At long last, when originally reviewing my Allbirds, I got to see how the Mizzles performed in bad weather. On our nightly walk following a heavy rain, we encountered a few puddles that I had no problem navigating with my new shoes. Moreover, the following night, we were walking in a light rain (plus some more puddles), yet my feet remained dry. Of course, I was still curious about just how much water the shoes could handle without letting any in. So, what better way to do that than to stick them under the sink? Sure enough, even with the faucet at full blast, no moisture made its way through, which is pretty darn impressive. You can see it for yourself in my video review below:
A snow experiment
While keeping my feet protected from rain is one thing, this past week, I got to see how they held up against frozen precipitation. With temperatures only a few degrees above freezing, I decided to take my Mizzles for a walk, trudging through both snow and slush along the way. The first thing I noticed was that my feet remained warm despite only wearing socks of typical thickness. Even better, while some snowflakes did stick to the shoes from time to time, it was easy to shake or wipe off when needed.
I will say that there were a couple of instances where I feared that water had somehow worked its way into the shoe since I felt a cold spot on the side of my foot. However, it seems that this was just due to some snow or cold water that had stuck to or soaked a spot on my shoes. After a couple of minutes, the cold sensation went away and, upon returning home, I confirmed that my socks were not the slightest bit wet — even though the cuffs of my jeans were. Needless to say, I was pretty impressed with this experience, which surely would have been pretty miserable in most other sneakers.
Next, although the Mizzles are comfortable for walking and do seem to do a good job at keeping your feet dry, they may not be right for all activities. Despite being named “Runners,” I would not recommend trying to jog in them as they don’t provide the same heel support or cushion you (or at least I) would want for that. However, Allbirds has since released an actual running shoe line called Dashers and now has a water-repellent version of the shoe I’m very interested in.
Worth an upgrade?
Finally, if there were any doubts left that I have about how my Mizzles will hold up to real world weather conditions I may face when traveling, it’s that water might still make its way into my shoe if I were to step into a deep puddle. If this too concerns you, then you may want to consider their high-top option — the Wool Runner-Up Mizzles. These go for $135 and, upon further reflection, may have been the way to go. In fact, several months after ordering my low-tops, I ended up ordering a pair of Runners-Ups for myself.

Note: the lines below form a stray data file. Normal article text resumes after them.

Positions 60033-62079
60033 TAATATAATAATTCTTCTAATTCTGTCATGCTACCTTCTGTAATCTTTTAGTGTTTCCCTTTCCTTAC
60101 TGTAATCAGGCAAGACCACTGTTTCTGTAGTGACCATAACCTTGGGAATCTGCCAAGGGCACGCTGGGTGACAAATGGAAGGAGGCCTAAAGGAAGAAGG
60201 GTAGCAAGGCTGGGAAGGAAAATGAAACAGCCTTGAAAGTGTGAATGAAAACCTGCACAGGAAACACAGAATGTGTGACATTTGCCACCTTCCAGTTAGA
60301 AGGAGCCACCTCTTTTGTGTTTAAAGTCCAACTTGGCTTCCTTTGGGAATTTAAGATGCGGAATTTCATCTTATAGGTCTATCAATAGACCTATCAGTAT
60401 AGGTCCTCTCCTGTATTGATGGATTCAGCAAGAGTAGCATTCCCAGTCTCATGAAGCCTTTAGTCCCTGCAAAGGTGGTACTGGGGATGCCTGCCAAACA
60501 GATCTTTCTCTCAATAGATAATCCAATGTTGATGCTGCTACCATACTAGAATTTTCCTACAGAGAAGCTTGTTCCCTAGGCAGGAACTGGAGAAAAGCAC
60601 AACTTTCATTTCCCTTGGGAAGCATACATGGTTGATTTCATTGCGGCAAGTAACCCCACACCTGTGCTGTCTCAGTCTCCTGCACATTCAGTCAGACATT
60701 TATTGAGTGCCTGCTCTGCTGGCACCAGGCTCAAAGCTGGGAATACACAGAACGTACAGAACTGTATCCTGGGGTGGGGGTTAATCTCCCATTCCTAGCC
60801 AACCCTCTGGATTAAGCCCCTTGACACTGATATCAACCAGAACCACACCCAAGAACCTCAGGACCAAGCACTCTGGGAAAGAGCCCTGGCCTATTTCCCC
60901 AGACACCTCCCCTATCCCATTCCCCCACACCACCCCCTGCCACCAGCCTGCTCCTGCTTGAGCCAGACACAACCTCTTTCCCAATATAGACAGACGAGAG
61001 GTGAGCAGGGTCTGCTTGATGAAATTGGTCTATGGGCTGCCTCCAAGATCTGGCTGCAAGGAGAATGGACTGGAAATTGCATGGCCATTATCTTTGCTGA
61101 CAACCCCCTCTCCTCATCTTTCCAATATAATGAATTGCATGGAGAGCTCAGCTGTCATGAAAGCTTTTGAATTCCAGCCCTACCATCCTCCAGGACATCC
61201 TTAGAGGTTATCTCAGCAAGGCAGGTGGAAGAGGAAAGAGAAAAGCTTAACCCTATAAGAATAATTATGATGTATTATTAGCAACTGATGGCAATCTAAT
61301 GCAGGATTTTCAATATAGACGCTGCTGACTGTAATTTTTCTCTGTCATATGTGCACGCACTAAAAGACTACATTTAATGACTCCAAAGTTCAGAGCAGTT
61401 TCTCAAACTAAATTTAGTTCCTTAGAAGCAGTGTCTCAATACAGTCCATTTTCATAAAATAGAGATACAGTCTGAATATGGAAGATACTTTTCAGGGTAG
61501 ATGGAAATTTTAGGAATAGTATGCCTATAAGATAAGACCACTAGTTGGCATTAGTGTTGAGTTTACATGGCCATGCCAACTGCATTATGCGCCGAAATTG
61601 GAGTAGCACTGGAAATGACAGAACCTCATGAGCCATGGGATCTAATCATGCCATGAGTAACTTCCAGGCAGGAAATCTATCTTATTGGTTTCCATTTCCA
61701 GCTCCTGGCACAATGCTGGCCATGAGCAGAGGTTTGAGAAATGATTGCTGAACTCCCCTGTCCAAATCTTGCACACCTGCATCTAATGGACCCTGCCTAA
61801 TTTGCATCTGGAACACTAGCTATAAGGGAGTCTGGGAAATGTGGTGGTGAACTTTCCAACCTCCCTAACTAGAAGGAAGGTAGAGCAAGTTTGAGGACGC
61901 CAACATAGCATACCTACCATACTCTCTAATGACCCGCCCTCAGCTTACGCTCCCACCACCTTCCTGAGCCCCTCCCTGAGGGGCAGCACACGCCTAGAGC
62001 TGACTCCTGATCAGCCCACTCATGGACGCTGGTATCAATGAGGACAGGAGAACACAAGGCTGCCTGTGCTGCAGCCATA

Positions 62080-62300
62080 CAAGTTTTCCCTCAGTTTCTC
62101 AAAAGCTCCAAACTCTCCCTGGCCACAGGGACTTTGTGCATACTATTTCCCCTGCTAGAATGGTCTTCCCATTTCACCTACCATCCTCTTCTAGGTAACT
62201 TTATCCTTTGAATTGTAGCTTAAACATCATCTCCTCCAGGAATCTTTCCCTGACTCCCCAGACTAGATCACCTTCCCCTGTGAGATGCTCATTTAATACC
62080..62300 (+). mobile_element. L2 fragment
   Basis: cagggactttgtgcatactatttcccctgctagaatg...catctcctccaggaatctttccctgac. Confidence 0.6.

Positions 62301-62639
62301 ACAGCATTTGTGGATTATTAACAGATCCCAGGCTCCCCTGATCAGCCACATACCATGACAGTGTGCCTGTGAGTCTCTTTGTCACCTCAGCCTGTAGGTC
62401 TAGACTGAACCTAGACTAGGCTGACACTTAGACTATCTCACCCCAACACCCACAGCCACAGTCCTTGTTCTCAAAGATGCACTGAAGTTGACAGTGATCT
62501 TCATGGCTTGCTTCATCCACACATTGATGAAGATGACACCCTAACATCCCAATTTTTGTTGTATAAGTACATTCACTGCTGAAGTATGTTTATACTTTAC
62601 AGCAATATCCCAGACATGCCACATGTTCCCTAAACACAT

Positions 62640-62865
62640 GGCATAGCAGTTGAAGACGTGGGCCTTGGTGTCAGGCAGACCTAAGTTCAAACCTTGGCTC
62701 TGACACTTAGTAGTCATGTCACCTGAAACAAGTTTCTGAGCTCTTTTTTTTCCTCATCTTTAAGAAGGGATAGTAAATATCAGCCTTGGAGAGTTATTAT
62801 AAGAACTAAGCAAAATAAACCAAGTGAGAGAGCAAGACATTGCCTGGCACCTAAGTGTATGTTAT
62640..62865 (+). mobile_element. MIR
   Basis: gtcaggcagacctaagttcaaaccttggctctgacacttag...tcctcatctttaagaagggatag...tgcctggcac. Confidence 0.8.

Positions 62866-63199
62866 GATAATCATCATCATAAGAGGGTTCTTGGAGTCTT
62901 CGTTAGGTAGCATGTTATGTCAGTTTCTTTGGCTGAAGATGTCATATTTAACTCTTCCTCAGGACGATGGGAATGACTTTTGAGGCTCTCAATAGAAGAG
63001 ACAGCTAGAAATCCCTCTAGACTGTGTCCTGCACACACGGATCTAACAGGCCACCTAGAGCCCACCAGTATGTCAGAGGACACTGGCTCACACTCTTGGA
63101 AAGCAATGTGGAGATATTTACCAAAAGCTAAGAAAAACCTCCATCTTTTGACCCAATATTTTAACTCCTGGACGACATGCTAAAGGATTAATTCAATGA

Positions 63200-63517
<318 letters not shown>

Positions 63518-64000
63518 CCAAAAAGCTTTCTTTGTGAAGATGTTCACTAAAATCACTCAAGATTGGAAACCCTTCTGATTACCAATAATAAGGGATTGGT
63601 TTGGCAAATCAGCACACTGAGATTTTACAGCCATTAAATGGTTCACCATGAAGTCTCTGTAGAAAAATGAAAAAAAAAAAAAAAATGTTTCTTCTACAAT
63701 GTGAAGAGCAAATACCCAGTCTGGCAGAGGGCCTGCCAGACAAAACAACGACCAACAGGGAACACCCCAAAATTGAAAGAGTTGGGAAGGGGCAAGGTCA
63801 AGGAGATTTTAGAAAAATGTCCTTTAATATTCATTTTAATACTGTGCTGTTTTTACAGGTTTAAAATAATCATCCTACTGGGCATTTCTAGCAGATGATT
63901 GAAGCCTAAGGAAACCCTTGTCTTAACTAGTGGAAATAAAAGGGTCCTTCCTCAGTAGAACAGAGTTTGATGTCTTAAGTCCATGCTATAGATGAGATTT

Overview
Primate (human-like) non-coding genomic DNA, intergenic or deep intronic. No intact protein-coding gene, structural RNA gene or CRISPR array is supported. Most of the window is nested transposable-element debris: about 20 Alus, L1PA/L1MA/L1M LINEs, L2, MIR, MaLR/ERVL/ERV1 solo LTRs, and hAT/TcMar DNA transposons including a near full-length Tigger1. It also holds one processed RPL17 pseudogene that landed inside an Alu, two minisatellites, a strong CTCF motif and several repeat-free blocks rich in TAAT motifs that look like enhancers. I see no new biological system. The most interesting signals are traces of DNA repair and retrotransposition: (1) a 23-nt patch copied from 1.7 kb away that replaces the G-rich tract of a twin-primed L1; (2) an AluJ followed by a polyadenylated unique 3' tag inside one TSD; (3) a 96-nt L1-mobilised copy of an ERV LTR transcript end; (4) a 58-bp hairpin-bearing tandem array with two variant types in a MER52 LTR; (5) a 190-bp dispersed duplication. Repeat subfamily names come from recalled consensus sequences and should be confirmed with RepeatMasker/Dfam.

Final thoughts on Allbirds Mizzles
Even though I have yet to take them on a full-fledged trip, I’m excited about the prospects my Allbirds Wool Runner Mizzles present. Having seen the way they handle water and snow during some home trials, I’m hoping that they’ll be able to make getting stuck in any type of precipitation slightly less miserable the next time it happens. Of course, it’ll also be interesting to see if the water-repellent starts to wear off at any point — but I’m certainly hoping not (and they’ve made it nearly a year so far without issue). So, if you’re looking for a comfortable shoe with some versatility and style, the Allbirds Mizzles might be worth adding to your travel go-tos.
Frequently Asked Questions
Allbirds Wool Runner Mizzles are comfortable for casual walking, keeping your feet warm and dry when needed while still being breathable. However, those wishing to jog or run in their Allbirds may prefer the Tree Dashers.
While Allbirds may be more expensive than discount options, their unique features and natural materials make them a premium product. Personally, I’ve been impressed with the Allbirds Mizzles’ ability to keep my feet dry in wet weather, making them worth it.
Yes. However, Allbirds recommends removing the insoles and laces first, utilizing a delicates bag, and running them through the “gentle” cycle on your washing machine. It is also recommended that you allow the shoes to airdry instead of using a dryer.
Allbirds Wool Runner Mizzles are water-repellent. The shoe’s treatment will allow liquids to bead and run off of the shoe, but water may enter your shoe if it is submerged. You can see the water repelled when running water over them in this video.
Allbirds mostly run true to size, however most lines do not offer half-sizes. In these situations, the company recommends going up to the next available size.
Since Allbirds Wool Runners are made of wool, they may stretch slightly as you break them in. According to the company, you can expect them to stretch a quarter inch after a few weeks of wear. As a reminder, the company does offer a 30-day no-questions-asked return period.
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Also published on Medium.